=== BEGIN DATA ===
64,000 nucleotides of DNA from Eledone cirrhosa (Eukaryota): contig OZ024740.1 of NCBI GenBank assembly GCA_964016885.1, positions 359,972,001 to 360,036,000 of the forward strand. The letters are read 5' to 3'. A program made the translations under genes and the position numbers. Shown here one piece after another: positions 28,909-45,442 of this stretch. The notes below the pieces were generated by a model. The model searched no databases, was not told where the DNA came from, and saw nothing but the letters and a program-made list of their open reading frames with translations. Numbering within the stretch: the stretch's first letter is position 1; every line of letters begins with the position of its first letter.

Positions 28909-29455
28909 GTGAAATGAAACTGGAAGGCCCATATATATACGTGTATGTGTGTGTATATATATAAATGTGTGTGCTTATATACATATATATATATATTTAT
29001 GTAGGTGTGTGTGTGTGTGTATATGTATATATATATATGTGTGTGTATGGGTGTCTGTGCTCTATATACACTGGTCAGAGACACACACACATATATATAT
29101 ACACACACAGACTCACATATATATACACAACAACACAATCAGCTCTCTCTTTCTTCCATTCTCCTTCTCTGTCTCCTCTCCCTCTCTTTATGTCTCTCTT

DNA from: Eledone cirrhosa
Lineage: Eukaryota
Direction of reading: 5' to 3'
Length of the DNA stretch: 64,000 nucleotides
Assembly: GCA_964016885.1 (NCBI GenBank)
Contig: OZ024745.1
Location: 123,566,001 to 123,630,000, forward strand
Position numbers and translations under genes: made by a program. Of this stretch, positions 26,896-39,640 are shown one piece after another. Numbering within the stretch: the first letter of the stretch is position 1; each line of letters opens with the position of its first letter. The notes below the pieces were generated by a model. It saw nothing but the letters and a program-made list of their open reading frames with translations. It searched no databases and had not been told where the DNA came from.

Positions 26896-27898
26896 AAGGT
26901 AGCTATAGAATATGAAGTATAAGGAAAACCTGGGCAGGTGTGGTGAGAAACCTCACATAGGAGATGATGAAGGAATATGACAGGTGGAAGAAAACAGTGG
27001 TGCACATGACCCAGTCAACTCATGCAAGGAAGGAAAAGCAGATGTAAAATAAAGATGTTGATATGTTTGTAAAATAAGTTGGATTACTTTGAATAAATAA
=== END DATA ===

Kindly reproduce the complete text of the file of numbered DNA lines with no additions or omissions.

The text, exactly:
64,000 nucleotides of DNA from Eledone cirrhosa (Eukaryota): contig OZ024740.1 of NCBI GenBank assembly GCA_964016885.1, positions 359,972,001 to 360,036,000 of the forward strand. The letters are read 5' to 3'. A program made the translations under genes and the position numbers. Shown here one piece after another: positions 28,909-45,442 of this stretch. The notes below the pieces were generated by a model. The model searched no databases, was not told where the DNA came from, and saw nothing but the letters and a program-made list of their open reading frames with translations. Numbering within the stretch: the stretch's first letter is position 1; every line of letters begins with the position of its first letter.

Positions 28909-29455
28909 GTGAAATGAAACTGGAAGGCCCATATATATACGTGTATGTGTGTGTATATATATAAATGTGTGTGCTTATATACATATATATATATATTTAT
29001 GTAGGTGTGTGTGTGTGTGTATATGTATATATATATATGTGTGTGTATGGGTGTCTGTGCTCTATATACACTGGTCAGAGACACACACACATATATATAT
29101 ACACACACAGACTCACATATATATACACAACAACACAATCAGCTCTCTCTTTCTTCCATTCTCCTTCTCTGTCTCCTCTCCCTCTCTTTATGTCTCTCTT

DNA from: Eledone cirrhosa
Lineage: Eukaryota
Direction of reading: 5' to 3'
Length of the DNA stretch: 64,000 nucleotides
Assembly: GCA_964016885.1 (NCBI GenBank)
Contig: OZ024745.1
Location: 123,566,001 to 123,630,000, forward strand
Position numbers and translations under genes: made by a program. Of this stretch, positions 26,896-39,640 are shown one piece after another. Numbering within the stretch: the first letter of the stretch is position 1; each line of letters opens with the position of its first letter. The notes below the pieces were generated by a model. It saw nothing but the letters and a program-made list of their open reading frames with translations. It searched no databases and had not been told where the DNA came from.

Positions 26896-27898
26896 AAGGT
26901 AGCTATAGAATATGAAGTATAAGGAAAACCTGGGCAGGTGTGGTGAGAAACCTCACATAGGAGATGATGAAGGAATATGACAGGTGGAAGAAAACAGTGG
27001 TGCACATGACCCAGTCAACTCATGCAAGGAAGGAAAAGCAGATGTAAAATAAAGATGTTGATATGTTTGTAAAATAAGTTGGATTACTTTGAATAAATAA